Posted on: May 3, 2013
Congratulations! You’ve been running a testing program on your website for a while now. You’ve optimized those micro-interactions, you’ve got your conversion points humming. Now what?
We work with our partners to not only increase conversions, but to advance their optimization programs by thinking strategically in key areas. A critical piece of the process is moving the conversation from marketing to experience, which really means to stop talking about numbers, and start talking with customers.
Web analytics will only show you what to optimize, but not how or why. Listening to the Voice of the Customer provides the next layer of insights to really help your testing program become more customer centered, impacting the overall user experience.
It’s easy to be lulled into thinking of your site as a lead generating machine. But what will keep your customer coming back? Why will they continue to interact with your business? It’s most likely because you supply something they want or need. Imagine what could happen if you could ensure they really felt good about working with you? If they felt like you were the one who could really listen to them?
A quick gut check on the tests you’ve been running may feel like it’s all been about the quantitative metrics. Now is the time to consider more qualitative data.
When you start to talk about the qualitative side of measurement, we’re really talking about the people – our users, and how they experience our digital domains. So we decided to turn to the customer for some direction.
Step 1: moderated prospect sessions
We collected people who fit the prospect persona and yet were not closely familiar with the site or the brand. We gave them several tasks to accomplish on the site, including:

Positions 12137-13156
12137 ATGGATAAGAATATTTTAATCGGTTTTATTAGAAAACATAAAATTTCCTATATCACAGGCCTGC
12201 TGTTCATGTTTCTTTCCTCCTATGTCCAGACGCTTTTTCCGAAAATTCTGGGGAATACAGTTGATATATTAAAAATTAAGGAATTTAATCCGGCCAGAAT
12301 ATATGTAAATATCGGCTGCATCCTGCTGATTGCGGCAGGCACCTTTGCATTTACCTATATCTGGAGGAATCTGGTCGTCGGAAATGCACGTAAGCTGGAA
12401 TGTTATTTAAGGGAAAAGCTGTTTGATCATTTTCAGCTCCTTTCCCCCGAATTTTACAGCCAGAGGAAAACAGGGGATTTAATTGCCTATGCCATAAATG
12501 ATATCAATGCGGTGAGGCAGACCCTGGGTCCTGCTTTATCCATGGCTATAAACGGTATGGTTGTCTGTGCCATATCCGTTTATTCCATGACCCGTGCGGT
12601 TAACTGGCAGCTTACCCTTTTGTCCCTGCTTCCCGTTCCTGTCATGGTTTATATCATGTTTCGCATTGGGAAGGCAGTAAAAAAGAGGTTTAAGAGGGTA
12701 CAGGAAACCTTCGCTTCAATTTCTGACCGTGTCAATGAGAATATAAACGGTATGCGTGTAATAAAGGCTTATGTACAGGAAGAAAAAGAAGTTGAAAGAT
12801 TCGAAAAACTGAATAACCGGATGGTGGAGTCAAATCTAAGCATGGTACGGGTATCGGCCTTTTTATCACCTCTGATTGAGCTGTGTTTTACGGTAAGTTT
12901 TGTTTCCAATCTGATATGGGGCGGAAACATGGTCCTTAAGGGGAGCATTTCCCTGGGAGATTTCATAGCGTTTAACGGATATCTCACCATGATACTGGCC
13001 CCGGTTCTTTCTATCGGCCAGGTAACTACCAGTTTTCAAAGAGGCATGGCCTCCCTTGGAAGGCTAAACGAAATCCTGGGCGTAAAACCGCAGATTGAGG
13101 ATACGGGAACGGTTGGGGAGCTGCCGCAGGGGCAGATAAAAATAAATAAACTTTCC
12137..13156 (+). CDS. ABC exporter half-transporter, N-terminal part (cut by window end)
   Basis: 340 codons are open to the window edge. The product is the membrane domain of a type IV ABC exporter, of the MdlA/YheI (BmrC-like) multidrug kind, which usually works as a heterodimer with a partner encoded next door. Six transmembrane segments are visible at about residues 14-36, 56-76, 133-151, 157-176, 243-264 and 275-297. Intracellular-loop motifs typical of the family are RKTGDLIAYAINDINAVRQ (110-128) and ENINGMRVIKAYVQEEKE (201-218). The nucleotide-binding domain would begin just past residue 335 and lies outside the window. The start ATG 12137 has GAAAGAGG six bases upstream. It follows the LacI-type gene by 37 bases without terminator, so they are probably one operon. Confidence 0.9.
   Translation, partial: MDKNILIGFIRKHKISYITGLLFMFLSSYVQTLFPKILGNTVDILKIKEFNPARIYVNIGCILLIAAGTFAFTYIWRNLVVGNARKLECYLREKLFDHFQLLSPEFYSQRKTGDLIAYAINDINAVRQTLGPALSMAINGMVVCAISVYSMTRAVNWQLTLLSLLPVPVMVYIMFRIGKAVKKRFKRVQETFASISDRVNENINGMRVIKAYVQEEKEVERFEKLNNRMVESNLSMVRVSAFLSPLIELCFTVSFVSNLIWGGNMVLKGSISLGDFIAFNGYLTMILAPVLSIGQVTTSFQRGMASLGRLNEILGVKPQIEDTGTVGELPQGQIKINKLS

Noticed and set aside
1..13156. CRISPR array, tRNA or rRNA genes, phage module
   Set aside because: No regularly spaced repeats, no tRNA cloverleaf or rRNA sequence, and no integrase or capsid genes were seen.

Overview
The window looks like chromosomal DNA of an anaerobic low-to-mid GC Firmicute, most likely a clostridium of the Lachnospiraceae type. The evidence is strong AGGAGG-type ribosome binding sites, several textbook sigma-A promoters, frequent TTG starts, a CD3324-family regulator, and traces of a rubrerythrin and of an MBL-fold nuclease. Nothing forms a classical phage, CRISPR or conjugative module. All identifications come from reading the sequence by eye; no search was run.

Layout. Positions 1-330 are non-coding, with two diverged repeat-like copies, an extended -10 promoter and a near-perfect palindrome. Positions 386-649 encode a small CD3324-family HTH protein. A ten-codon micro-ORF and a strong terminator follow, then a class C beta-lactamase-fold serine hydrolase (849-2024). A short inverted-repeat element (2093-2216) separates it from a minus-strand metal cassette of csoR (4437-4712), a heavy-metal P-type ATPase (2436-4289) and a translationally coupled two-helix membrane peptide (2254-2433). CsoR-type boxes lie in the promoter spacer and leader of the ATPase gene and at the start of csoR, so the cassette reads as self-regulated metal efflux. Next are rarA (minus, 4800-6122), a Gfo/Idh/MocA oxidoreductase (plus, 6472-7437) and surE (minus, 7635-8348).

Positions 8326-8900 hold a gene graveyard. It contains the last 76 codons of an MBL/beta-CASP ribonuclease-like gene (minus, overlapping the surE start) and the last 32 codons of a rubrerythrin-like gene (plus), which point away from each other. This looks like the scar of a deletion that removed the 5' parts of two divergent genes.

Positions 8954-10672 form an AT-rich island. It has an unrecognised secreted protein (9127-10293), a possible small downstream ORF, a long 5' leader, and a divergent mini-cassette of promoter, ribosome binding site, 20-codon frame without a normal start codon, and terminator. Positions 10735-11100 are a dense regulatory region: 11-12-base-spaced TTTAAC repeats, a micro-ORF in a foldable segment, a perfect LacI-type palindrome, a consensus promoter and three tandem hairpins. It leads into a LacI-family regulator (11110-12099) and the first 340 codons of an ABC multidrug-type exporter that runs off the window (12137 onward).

- Enter the site directly.
- Enter through an ad seen on a search results page.
- Use the site to take the next step with the brand (This provides insight into what users see the next step to be!)
- Encouraged users to be very vocal as they browsed, telling us what they expected and what they actually got, when they were confused and what made them frustrated.
We were able to record where our test group clicked and what they said, but we also were able to record their faces as they navigated the site. The qualitative data gained from the sessions allowed us to note where they looked and their facial expressions as they proceeded through the given tasks to really see how they experienced the site.
Step 2: tie their needs back into your tests
After our research, we gathered our findings and held a brainstorm with the full team to go through the test results page by page and brainstorm ways to organize and prioritize testing based on the research.This exercise helped underscore the differences between what a business determines to be its conversion funnel and how users perceive the path to closing the deal.
Actions speak louder than words, and by understanding how users are really using a site — what they want that they’re not getting — you can help make lasting changes that have a deep impact on your customers. When you improve the experience of the customer, you deliver not just a good or a service, but you begin to foster a relationship. And that is what lets a business thrive.
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